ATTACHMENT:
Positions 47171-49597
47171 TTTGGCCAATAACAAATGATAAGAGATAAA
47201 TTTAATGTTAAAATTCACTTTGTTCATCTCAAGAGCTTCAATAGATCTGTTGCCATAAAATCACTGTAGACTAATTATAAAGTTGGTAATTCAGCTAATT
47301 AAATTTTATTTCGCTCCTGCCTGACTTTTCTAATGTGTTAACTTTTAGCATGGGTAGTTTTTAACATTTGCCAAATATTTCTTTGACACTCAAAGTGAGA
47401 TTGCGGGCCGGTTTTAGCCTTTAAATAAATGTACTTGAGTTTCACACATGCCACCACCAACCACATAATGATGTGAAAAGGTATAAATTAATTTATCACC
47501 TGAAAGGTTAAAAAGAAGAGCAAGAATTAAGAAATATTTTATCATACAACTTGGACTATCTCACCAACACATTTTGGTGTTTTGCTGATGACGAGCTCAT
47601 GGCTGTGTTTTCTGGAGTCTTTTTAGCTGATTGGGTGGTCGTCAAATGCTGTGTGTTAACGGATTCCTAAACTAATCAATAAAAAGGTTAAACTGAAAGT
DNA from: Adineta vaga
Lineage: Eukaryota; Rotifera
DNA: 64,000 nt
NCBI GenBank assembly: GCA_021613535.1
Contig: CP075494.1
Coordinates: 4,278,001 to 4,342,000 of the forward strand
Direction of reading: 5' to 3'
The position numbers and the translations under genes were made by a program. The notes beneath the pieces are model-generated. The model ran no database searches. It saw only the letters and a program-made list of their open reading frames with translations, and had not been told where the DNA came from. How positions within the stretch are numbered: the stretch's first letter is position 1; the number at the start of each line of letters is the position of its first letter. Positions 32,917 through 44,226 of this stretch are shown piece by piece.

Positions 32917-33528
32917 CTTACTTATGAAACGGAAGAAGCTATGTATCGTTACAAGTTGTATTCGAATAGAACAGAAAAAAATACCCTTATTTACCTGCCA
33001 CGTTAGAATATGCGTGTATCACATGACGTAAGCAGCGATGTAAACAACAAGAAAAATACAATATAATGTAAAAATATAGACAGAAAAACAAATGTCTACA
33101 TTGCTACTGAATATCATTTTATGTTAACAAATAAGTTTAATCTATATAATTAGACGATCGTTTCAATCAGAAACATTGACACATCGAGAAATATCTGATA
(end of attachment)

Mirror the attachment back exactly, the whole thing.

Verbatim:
Positions 47171-49597
47171 TTTGGCCAATAACAAATGATAAGAGATAAA
47201 TTTAATGTTAAAATTCACTTTGTTCATCTCAAGAGCTTCAATAGATCTGTTGCCATAAAATCACTGTAGACTAATTATAAAGTTGGTAATTCAGCTAATT
47301 AAATTTTATTTCGCTCCTGCCTGACTTTTCTAATGTGTTAACTTTTAGCATGGGTAGTTTTTAACATTTGCCAAATATTTCTTTGACACTCAAAGTGAGA
47401 TTGCGGGCCGGTTTTAGCCTTTAAATAAATGTACTTGAGTTTCACACATGCCACCACCAACCACATAATGATGTGAAAAGGTATAAATTAATTTATCACC
47501 TGAAAGGTTAAAAAGAAGAGCAAGAATTAAGAAATATTTTATCATACAACTTGGACTATCTCACCAACACATTTTGGTGTTTTGCTGATGACGAGCTCAT
47601 GGCTGTGTTTTCTGGAGTCTTTTTAGCTGATTGGGTGGTCGTCAAATGCTGTGTGTTAACGGATTCCTAAACTAATCAATAAAAAGGTTAAACTGAAAGT
DNA from: Adineta vaga
Lineage: Eukaryota; Rotifera
DNA: 64,000 nt
NCBI GenBank assembly: GCA_021613535.1
Contig: CP075494.1
Coordinates: 4,278,001 to 4,342,000 of the forward strand
Direction of reading: 5' to 3'
The position numbers and the translations under genes were made by a program. The notes beneath the pieces are model-generated. The model ran no database searches. It saw only the letters and a program-made list of their open reading frames with translations, and had not been told where the DNA came from. How positions within the stretch are numbered: the stretch's first letter is position 1; the number at the start of each line of letters is the position of its first letter. Positions 32,917 through 44,226 of this stretch are shown piece by piece.

Positions 32917-33528
32917 CTTACTTATGAAACGGAAGAAGCTATGTATCGTTACAAGTTGTATTCGAATAGAACAGAAAAAAATACCCTTATTTACCTGCCA
33001 CGTTAGAATATGCGTGTATCACATGACGTAAGCAGCGATGTAAACAACAAGAAAAATACAATATAATGTAAAAATATAGACAGAAAAACAAATGTCTACA
33101 TTGCTACTGAATATCATTTTATGTTAACAAATAAGTTTAATCTATATAATTAGACGATCGTTTCAATCAGAAACATTGACACATCGAGAAATATCTGATA